I don’t know the reasons… financial, fame, prestige? In any case, Netflix appears to be entering a new phase where it is trying to create theatrical quality films. Case in point is the $60M, straight to Netflix Brad Pitt film, War Machine.
For fun, let’s back up in time a bit here … suppose you are one of the decision makers in the room when Netflix decides on its first big budget film. I think you’d agree that Brad Pitt would be a good choice for the star. Why not? Everyone knows him, he’s usually in theatrical releases, and he is, in my opinion, a good actor who normally selects interesting films – not always blockbusters, but not a bad track record. OK, so you and the team decide, Brad Pitt it is. So far so good.
Then someone suggests, ‘hey, why not a film on a critical year of fighting in the US war in Afghanistan?’ You hesitate, but ask for more information. Afghanistan is not exactly compelling to most people. So they try to convince you by saying, ‘And let’s make it a satire. You know, like MASH, Catch 22, Good Morning Viet Nam, Wag The Dog? Extreme characters who are cartoonish and lovable in a horrible situation? But let’s leave out the lovable part.’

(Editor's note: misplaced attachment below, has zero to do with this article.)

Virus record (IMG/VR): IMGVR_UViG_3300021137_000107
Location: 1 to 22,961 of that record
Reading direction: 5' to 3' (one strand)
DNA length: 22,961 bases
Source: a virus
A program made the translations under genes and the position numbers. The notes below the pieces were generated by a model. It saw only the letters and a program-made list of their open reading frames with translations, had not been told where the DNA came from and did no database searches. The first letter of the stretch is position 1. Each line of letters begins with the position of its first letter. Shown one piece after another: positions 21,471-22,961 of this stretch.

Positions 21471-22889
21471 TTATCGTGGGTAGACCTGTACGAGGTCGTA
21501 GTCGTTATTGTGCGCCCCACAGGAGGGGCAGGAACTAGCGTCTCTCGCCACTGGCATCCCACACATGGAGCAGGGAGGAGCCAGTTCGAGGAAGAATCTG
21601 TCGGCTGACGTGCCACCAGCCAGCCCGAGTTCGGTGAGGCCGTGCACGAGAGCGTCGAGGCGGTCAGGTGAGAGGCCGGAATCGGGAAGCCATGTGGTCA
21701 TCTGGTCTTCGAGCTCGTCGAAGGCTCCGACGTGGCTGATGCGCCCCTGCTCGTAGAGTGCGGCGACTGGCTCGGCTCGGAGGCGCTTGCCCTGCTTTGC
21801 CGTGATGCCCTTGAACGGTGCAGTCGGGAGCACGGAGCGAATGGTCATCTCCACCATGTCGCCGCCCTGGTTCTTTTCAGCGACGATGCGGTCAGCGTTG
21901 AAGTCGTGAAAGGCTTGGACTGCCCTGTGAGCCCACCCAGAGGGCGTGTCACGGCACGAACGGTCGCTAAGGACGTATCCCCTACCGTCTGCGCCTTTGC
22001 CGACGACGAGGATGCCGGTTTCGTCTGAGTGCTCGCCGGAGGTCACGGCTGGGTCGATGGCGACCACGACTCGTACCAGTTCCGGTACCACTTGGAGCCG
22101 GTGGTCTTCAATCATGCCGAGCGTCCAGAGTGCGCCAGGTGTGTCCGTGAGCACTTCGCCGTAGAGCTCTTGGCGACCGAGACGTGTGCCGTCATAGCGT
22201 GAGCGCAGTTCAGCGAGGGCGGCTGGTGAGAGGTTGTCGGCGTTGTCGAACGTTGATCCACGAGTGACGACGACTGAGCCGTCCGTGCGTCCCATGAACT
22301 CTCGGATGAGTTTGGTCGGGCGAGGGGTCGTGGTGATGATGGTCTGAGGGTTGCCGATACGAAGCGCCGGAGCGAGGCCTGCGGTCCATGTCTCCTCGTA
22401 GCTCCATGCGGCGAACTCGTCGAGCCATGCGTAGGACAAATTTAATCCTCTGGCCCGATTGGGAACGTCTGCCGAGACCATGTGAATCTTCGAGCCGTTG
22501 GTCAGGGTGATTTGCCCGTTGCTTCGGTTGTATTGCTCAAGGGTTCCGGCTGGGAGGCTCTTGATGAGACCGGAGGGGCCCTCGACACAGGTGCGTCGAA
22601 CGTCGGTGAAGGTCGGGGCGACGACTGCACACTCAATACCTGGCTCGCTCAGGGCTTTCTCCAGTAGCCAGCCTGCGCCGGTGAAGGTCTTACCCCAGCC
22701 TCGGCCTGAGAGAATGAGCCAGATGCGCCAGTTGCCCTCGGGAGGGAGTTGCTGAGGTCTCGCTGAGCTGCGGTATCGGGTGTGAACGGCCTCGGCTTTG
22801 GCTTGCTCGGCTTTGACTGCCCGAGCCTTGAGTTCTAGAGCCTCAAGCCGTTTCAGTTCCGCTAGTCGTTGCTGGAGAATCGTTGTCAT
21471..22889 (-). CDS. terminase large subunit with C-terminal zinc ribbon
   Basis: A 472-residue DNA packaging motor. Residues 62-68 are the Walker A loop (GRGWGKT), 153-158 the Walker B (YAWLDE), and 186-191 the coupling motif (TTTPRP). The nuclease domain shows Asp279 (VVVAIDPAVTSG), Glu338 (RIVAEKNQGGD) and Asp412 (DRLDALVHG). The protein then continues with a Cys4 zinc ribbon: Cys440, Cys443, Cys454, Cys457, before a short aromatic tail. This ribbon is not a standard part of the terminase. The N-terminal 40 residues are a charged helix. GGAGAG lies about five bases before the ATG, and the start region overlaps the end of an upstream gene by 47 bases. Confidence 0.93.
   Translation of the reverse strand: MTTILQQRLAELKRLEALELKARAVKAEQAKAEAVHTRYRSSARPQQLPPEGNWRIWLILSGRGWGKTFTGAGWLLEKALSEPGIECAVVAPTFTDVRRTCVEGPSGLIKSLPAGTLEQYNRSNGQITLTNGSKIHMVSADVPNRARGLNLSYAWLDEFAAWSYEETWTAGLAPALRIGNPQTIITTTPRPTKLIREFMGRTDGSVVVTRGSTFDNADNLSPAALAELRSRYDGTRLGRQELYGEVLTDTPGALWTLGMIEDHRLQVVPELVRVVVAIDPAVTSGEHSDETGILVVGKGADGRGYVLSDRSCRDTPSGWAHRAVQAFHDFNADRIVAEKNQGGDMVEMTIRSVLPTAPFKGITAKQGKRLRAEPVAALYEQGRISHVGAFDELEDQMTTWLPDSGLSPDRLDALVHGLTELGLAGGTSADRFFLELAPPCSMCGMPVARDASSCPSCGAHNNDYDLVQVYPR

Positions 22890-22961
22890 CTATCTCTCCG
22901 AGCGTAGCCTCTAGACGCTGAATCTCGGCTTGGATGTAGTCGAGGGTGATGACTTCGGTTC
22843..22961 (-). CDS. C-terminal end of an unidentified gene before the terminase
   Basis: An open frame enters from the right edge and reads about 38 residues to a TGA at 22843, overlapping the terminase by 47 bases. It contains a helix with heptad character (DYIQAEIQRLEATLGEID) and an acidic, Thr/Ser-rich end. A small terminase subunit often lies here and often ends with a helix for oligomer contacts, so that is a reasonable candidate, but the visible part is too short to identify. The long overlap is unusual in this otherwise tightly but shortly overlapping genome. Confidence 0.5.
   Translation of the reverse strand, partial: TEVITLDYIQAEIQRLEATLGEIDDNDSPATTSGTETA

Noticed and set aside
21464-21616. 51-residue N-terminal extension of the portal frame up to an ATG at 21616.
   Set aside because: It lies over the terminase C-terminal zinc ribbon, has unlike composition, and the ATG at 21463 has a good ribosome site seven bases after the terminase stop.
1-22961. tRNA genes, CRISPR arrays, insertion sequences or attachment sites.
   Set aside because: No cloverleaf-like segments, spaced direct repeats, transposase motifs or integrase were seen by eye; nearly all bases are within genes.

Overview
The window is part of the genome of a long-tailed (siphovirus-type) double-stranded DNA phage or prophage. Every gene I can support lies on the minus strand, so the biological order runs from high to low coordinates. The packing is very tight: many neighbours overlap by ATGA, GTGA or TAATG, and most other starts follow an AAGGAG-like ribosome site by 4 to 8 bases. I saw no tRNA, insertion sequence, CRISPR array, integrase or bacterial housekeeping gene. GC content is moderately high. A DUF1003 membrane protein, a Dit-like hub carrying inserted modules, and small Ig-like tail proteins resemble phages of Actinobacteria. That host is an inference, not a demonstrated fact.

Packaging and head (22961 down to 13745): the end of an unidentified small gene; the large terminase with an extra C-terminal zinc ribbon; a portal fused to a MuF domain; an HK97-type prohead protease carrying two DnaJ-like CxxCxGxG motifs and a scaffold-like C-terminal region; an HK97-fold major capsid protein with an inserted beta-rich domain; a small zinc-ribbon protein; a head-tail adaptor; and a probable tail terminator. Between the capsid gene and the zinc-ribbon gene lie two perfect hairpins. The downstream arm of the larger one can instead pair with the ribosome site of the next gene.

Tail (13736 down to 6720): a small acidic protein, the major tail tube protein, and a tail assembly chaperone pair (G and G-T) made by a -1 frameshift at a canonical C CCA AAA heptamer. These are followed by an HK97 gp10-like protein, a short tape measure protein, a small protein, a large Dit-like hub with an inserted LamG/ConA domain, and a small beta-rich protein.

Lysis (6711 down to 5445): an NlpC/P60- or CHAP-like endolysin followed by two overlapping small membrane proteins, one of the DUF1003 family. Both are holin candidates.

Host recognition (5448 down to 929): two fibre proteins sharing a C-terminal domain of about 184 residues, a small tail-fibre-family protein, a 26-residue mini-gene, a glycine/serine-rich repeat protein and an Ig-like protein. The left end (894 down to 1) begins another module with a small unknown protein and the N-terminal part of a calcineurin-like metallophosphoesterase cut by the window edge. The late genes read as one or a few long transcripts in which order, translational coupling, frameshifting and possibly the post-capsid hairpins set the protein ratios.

Waddaya’ think? Still a go? Yes? OK, good. So then someone suggests ‘basing it on a true story, about a time in the history of that war where more people were killed than any other. It’ll make it tougher to be funny, but maybe more compelling.’ It still sounds good to you huh? Well then let’s put the capper on it, let’s base the film on an article that appeared in Rolling Stone magazine, you know, that highly respected historical journal of record? But to keep from being sued, we’ll change people’s names. We’ll call President Obama “President Obama”, but everyone else, we’ll pick some names out of the phone book. Maybe instead of Afghanistan, we’ll call it Bafghanistan … nah, that’s too much. People would see right through it anyway.
And that must have been how it happened. High paid executives, smoking cigars in a room, yucking it up, and the result is War Machine.
The only thing I found interesting about the film — Brad looks about a foot taller, 20 pounds lighter, and is good at imitating a weird jogging style. That’s it. Everything else about the film is a NO.